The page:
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 25 Lou - STORIES (Read 730517 times)
LOU
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Re: Lou - STORIES
Reply #1875 - Mar 13th, 2020 at 2:35pm
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Okay, I have a question for you simmers...

Whats the difference between the corona virus and the 737 MAX?



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The corona virus is AIRBORNE!   Tongue
  

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JayG
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Re: Lou - STORIES
Reply #1876 - Mar 25th, 2020 at 4:24pm
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Lou, are you flying at all now (GA) or strictly a 'yachtie'?
  

Flight Lead: "Bandits at 3 oclock!!!"&&Wingman: "It's only 2:30 now, what do we do til then?"
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LOU
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Re: Lou - STORIES
Reply #1877 - Mar 30th, 2020 at 7:52pm
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Hi Jay,

Just finished a three leg cruise right before Christmas. Wonderful two month tour of the Med, Africa and South America.  On Viking Ocean cruises two of the ships have state-of-the-art planetariums and high end telescopes. When I sail on those ships I am considered the Viking Resident Astronomer (VRA).  Along with presenting programs in the planetarium, on clear nights I go top deck and give tours of the night sky.  I've done enrichment talks on ships since I retired from the airlines.  I did several tours in the South Pacific in French Polynesia, it was wonderful. I've been doing talks only on Viking for four years now and really enjoy the gig.  Of course I bring my Captain Sim 757 along and demonstrate how the plane flies.  The ship has a fantastic 16 X 32 foot LED screen with a resolution of 1080p, and Bose surround sound so you really think you're in the cockpit.  Passengers love it!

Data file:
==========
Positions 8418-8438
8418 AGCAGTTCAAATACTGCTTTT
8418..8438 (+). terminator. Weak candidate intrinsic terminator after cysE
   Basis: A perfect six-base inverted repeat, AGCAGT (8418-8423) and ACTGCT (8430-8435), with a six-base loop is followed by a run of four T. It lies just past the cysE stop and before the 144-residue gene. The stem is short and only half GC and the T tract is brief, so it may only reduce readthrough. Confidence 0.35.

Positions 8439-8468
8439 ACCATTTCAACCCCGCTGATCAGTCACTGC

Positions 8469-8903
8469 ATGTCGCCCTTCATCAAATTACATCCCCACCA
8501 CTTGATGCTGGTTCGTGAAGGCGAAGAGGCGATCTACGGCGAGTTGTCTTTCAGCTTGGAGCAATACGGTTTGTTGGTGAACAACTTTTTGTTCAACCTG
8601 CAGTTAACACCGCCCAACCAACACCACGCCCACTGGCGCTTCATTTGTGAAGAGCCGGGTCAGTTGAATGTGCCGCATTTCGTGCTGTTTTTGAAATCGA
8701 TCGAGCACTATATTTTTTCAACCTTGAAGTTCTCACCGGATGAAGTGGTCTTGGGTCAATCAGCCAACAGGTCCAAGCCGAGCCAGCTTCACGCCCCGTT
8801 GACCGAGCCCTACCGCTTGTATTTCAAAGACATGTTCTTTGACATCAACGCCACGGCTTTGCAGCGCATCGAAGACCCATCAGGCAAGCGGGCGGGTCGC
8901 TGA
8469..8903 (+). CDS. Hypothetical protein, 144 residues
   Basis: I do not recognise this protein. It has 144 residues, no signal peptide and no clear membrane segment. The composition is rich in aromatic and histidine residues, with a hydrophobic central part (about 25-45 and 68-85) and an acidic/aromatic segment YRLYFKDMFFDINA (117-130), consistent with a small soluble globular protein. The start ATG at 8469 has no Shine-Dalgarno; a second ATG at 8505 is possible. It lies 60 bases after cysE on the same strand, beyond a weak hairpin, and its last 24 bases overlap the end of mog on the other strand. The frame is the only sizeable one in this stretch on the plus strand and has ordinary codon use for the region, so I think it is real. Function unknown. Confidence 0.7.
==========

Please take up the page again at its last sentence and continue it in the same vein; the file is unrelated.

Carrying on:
Now with the nasty virus there won't be any cruising for a while - if ever!  Some of the companies will not survive.  That goes for the airlines too.

So I sold my small plane and airport and just fly the sim to keep in practice.

Stay well out there every one, be safe!  Kiss

Lou
  

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LOU
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Re: Lou - STORIES
Reply #1878 - Apr 7th, 2020 at 1:49pm
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Aileron Balance Panel on the Boeing 707

https://imgur.com/a/f4ol5yA


The Boeing 707 was the last plane made without boosted controls.  Only the rudder on the 707 was hydraulically powered.  The balance panel aided the pilot in moving the ailerons and the elevator as well.

Here is a cool page with explanations of aircraft flight controls.

https://docplayer.net/39382857-Control-surfaces-rudder-ailerons-elevator-trailin...
  

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LOU
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Re: Lou - STORIES
Reply #1879 - May 4th, 2020 at 5:20pm